By contrast, when the abundant isotope uranium-238 captures a neutron it still has a binding energy deficit of 1 MeV after internal rearrangement. If it captures a neutron with a kinetic energy exceeding 1 MeV, then this energy plus the energy released by rearrangement can over come the binding energy and cause fission. Since a fast neutron with a large kinetic energy is required, this is called "fast fission".
The slow fissionable isotopes have high neutron fission cross-sections for neutrons of all energies, while having low cross-sections for absorption. Fast fissionable isotopes have zero fission cross-sections below a certain threshold (1 MeV for U-238), but the cross-sections climb quickly above the threshold. Generally though, slow-fissionable isotopes are more fissionable than fast-fissionable isotopes for neutrons of all energies.
A general trend among the elements is that the ratio of neutrons to protons in an atomic nucleus increases with the element's atomic number (the number of protons the nucleus contains, which determines which element it is). Heavier elements require relatively more neutrons to stabilize the nucleus. When the nucleus of a heavy element like uranium (atomic number 92) is split the fragments, having lower atomic numbers, will tend to have excess neutrons. These neutrons are shed very rapidly by the excited fragments. More neutrons are produced on average than are consumed in fission.
Fission is a statistical process. The nucleus rarely splits into pieces with nearly the same mass and atomic number. Instead both the size and atomic numbers of the fragments have a Gaussian distributions around two means (one for the lighter fragment around 95, one for the heavier around 135). Similarly, the number of neutrons produced varies from zero to six or more, and their kinetic energy varies from 0.5 MeV to more than 4 MeV, the most probable energy is 0.75 MeV, the average (and median) is 2 MeV.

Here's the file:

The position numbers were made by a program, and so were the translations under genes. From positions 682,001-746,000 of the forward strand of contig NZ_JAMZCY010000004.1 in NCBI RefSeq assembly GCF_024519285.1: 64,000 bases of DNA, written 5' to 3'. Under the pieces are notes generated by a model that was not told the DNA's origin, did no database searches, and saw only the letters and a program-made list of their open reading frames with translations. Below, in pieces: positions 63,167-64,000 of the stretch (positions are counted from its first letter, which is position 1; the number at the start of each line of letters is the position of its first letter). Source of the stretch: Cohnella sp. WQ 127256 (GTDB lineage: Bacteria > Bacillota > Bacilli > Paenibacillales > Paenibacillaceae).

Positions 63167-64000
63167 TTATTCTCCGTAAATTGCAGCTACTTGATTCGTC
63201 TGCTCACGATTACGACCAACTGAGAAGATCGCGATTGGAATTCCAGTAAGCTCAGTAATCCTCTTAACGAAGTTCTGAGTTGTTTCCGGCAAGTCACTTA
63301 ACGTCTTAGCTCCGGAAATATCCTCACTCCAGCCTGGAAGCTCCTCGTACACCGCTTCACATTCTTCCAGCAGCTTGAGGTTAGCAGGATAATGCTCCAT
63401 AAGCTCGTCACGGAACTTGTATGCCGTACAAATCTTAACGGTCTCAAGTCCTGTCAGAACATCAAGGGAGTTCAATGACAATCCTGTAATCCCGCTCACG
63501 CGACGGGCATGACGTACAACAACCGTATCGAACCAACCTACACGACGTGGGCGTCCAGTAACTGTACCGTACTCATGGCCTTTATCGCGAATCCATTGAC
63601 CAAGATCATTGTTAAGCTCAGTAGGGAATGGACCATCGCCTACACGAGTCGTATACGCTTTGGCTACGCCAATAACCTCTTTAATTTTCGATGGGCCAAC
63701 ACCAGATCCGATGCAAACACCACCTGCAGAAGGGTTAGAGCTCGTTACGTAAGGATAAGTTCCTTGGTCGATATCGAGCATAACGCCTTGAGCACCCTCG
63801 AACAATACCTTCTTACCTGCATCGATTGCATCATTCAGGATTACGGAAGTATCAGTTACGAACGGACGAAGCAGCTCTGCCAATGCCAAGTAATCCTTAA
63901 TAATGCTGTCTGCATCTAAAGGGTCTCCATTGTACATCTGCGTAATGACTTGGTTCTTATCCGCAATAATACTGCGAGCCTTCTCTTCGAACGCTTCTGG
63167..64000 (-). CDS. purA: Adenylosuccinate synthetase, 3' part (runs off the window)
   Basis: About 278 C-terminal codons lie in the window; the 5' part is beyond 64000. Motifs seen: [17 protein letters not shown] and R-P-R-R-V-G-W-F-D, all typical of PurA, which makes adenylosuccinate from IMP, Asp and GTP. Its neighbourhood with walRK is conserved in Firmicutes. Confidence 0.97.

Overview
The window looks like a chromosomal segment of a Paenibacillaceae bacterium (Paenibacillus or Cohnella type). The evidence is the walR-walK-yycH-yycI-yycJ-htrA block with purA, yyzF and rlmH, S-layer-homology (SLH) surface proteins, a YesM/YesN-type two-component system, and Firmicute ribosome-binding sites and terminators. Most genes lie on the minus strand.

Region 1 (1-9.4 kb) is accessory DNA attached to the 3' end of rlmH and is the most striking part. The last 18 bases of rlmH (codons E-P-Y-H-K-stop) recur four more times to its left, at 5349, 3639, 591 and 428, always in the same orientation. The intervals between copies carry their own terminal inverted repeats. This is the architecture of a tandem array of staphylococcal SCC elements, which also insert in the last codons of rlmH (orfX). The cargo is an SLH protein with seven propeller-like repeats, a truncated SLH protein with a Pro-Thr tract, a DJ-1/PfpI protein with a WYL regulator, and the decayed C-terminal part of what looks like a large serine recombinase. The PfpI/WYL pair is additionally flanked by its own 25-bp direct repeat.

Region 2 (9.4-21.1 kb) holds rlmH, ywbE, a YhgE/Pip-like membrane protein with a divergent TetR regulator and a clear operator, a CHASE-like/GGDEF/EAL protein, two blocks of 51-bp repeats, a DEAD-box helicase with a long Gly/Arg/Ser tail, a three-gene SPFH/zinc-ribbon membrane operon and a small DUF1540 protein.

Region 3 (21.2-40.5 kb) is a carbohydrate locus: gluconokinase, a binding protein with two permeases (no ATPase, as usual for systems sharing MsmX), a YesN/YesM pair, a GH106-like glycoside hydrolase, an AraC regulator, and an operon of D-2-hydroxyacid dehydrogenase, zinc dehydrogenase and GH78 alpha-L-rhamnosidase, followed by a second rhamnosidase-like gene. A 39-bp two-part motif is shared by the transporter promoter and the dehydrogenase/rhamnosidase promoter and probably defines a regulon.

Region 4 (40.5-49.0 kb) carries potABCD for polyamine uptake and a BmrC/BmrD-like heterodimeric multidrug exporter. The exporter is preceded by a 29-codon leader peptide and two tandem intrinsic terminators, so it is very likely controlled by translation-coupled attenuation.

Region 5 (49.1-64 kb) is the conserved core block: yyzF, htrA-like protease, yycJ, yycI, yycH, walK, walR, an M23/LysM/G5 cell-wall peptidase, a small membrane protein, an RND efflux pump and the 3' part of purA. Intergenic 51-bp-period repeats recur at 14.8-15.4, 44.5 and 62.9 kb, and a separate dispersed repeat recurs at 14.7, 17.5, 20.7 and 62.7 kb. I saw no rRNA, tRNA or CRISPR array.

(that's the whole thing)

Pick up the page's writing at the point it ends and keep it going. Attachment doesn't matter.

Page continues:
A breakdown of the energy released by fission is given below:
MeV Kinetic energy of fission fragments 165 +/- 5 Instantaneous gamma rays 7 +/- 1 Kinetic energy of neutrons 5 +/- 0.5 Beta particles from product decay 7 +/- 1 Gamma rays from product decay 6 +/- 1 Neutrinos from product decay 10 TOTAL 200 +/- 6
All of the kinetic energy is released to the environment instantly, as are most of the instantaneous gamma rays. The unstable fission products release their decay energies at varying rates, some almost immediately. The net result is that about 180 MeV is actually available to generate nuclear explosions, the remainder of the decay energy shows up over time as fallout (or is carried away by the virtually undetectable neutrinos).
A neutron entering a pure chunk of one of the slow-fissionable isotopes would have a high probability of causing fission compared with the chance of unproductive absorption. If the chunk is large and compact enough, then the rate of neutron escape from its surface will be so low that it becomes a "critical mass", a mass in which a self- sustaining chain reaction occurs. Non-fissionable materials mixed with these isotopes tend to absorb some of the neutrons uselessly, and increase the required size of the critical mass or may even make it impossible to achieve altogether.
Typical figures for critical masses for bare (unreflected) spheres of fissionable materials are:
U-233 16 kg U-235 52 kg Pu-239 (alpha phase) 10 kg